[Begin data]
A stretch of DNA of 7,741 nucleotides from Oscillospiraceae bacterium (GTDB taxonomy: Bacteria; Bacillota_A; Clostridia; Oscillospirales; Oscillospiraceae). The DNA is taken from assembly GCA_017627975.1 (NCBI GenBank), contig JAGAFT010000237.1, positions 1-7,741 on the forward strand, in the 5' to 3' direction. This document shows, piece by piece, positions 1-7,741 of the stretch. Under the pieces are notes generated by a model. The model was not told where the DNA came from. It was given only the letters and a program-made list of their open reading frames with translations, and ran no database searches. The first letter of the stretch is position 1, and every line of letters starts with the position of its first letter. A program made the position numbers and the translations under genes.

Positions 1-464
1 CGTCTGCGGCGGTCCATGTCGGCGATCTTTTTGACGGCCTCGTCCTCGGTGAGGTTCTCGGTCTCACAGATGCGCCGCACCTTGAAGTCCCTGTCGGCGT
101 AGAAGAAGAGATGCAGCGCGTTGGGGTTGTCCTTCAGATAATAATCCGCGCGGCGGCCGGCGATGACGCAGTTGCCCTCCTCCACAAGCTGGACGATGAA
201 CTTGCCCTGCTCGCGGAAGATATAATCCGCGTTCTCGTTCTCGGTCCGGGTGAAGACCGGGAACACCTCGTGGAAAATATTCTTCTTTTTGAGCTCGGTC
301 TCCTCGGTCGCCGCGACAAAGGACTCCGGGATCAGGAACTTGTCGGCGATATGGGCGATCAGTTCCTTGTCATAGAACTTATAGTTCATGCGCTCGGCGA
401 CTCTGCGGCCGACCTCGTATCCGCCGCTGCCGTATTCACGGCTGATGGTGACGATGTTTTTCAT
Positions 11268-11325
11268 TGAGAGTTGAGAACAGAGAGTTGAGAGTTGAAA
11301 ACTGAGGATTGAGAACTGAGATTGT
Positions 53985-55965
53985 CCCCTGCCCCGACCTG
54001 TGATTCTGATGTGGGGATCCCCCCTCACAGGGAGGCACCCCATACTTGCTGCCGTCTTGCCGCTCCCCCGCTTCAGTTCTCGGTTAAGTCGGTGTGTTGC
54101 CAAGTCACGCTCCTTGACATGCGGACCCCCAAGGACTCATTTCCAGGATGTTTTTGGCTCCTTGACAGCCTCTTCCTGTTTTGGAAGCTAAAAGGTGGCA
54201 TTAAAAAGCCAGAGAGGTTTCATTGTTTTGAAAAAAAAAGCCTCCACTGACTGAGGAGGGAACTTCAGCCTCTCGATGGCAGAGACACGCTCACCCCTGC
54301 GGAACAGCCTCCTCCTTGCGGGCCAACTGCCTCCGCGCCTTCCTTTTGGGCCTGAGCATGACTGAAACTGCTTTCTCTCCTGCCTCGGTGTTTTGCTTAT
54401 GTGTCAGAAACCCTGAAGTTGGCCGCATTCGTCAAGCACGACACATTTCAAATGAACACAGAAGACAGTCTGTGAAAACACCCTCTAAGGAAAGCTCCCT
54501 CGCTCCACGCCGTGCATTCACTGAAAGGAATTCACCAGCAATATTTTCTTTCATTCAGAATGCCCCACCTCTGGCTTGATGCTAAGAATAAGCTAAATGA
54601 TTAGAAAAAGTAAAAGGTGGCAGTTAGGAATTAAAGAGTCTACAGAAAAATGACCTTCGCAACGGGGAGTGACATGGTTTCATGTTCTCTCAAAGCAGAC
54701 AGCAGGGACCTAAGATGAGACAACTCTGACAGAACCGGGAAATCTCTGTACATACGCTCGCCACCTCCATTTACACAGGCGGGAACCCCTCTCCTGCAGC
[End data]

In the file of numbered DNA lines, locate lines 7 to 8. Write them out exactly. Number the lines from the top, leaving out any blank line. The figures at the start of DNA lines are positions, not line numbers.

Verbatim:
401 CTCTGCGGCCGACCTCGTATCCGCCGCTGCCGTATTCACGGCTGATGGTGACGATGTTTTTCAT
Positions 11268-11325